In western Uganda, initial contingency plans which were developed for a potential influx of 30,000 have been rapidly outstripped by the movements of more than 65,000 Congolese over 11-14 July 2013 alone. As new transit centres are established, UNICEF will continue to work with partners including the Government and UNHCR. Emergency support has been provided for water trucking, non-food items (NFI) family kits, measles vaccinations, and child protection; integrated WASH, education, health, nutrition, early childhood development and protection support will continue to be provided to these families and neighbouring host communities as settlements and transit centres are established. Building on early successes with Rapid FTR (Family Tracing and Reunification), child protection partners are being trained to register unaccompanied and separated children with particular attention to gender-based violence and special needs screening. Children under five in the camps will be supported upon arrival with access to basic provisions – including food and essential NFIs such as mosquito-nets – and access to child-friendly spaces (CFS). School-aged children will be supported through access to primary education and psychosocial support. Community dialogue for child protection issues will take place, including preparation and support of foster families and caretakers. UNICEF will respond to refugees’ WASH needs through the construction of long lasting latrines with hand-washing facilities, separate bathing shelters and innovative solar-powered water distribution systems provided for dual use by both refugees and host Ugandan communities. Contingency plans are being revised with partners for an additional influx of up to 70,000 new arrivals, and stocks will be replenished to maintain a high level of readiness in this extremely fluid environment.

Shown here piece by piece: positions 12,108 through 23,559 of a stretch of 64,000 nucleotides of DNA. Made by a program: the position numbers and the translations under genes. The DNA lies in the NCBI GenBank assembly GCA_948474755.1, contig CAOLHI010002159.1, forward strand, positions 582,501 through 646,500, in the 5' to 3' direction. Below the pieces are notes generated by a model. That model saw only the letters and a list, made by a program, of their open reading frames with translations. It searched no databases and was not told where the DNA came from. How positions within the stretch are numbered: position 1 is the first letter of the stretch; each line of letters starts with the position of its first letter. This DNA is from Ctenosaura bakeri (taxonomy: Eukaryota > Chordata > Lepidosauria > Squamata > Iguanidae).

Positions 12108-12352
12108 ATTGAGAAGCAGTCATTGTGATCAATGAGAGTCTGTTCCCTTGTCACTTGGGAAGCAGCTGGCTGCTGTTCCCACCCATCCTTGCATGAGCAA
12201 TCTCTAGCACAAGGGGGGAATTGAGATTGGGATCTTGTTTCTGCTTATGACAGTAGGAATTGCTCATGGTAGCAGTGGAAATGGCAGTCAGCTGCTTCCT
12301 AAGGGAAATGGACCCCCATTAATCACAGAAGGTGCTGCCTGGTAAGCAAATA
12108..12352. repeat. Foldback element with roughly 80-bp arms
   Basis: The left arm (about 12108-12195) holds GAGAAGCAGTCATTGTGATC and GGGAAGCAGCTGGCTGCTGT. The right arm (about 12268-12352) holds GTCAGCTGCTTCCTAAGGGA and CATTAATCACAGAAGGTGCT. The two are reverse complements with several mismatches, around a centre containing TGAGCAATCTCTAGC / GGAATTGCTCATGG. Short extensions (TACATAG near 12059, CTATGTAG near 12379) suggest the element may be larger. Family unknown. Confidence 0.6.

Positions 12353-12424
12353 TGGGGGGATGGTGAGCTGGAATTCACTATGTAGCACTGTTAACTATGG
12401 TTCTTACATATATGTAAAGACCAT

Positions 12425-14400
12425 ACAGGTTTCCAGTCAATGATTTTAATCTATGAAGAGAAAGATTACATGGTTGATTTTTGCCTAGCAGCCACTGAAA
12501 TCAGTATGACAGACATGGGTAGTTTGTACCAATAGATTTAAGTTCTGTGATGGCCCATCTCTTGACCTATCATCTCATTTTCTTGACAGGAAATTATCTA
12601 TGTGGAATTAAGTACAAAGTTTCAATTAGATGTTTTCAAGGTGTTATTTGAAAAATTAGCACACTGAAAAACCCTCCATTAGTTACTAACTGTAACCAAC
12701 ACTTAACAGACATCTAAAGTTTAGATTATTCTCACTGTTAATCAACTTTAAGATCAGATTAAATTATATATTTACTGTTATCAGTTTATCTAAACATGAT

Results from 2012